Not a perfect film, and it's about ten minutes longer than it needs to be, but The Park Is Mine is entertaining enough to watch once.


    The Park Is Mine arrives on Blu-ray on a 25GB disc framed at 1.85.1 widescreen in an AVC encoded 1080 transfer. The picture quality here isn't very good. The image is noticeably brighter than it should be, causing blacks to turn to greys and resulting in a picture that looks too contrasty and hot. The image is also fairly soft, rarely rising up past DVD levels. It's more than watchable, but it never really looks like a good Blu-ray should look. On the plus side, the image is clean and there are no issues with print damage. Really though, even if the movie is no classic, it should have looked better than it does here.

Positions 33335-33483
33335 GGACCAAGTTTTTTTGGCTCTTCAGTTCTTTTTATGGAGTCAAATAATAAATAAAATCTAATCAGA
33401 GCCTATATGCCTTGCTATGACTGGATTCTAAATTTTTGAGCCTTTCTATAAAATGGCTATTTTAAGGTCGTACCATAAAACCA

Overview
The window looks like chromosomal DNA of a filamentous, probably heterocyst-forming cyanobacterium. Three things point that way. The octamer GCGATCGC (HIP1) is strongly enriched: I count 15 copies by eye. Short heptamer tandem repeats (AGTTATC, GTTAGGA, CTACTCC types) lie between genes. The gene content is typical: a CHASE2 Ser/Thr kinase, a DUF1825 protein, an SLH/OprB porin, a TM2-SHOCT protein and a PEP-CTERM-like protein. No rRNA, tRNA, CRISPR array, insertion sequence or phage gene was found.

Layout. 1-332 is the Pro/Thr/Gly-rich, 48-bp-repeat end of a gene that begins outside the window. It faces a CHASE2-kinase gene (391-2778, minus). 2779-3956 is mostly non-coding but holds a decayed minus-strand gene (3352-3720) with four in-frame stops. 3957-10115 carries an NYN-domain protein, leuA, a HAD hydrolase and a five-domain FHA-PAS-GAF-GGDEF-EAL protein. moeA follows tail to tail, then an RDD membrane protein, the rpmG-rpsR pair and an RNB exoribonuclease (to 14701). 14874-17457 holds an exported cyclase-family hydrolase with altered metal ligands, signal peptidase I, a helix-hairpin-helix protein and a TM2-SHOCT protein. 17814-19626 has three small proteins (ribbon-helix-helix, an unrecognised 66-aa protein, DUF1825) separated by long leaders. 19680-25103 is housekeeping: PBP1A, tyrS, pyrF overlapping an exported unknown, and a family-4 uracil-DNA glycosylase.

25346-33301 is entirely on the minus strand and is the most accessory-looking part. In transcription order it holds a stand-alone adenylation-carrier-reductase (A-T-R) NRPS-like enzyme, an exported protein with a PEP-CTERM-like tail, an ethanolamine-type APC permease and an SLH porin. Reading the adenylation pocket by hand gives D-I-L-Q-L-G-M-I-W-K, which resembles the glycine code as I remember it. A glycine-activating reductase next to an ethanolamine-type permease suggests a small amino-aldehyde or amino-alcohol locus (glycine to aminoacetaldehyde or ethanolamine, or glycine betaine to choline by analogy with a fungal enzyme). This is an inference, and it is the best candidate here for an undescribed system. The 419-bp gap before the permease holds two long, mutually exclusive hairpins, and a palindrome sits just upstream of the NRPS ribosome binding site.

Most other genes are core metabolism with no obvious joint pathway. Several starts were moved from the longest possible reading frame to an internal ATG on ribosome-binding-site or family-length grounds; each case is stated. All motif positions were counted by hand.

The only audio option for the film is the original English language track, presented in DTS-HD 2.0 format. Optional subtitles are provided in English only, and there's a weird anomaly here where the last character of a whole lot of sentences is cut off and replaced with a '.' Aside from that the audio is fine. The weird Tangerine Dream score sounds quite good, the dialogue is easily discernable and the levels are properly balanced.

    The main extra on the disc is an audio commentary with Mondo Digital's Nathanial Thompson. He offers up some interesting anecdotes about the film's history, it's made for TV origins, the different locations that were used for the shoot as well as the cast and crew members involved in the production. He also notes both similarities and differences between this picture and other eighties-era disgruntled vet movies. This track quiets down a little bit towards the end but it is, overall, well researched and quite interesting.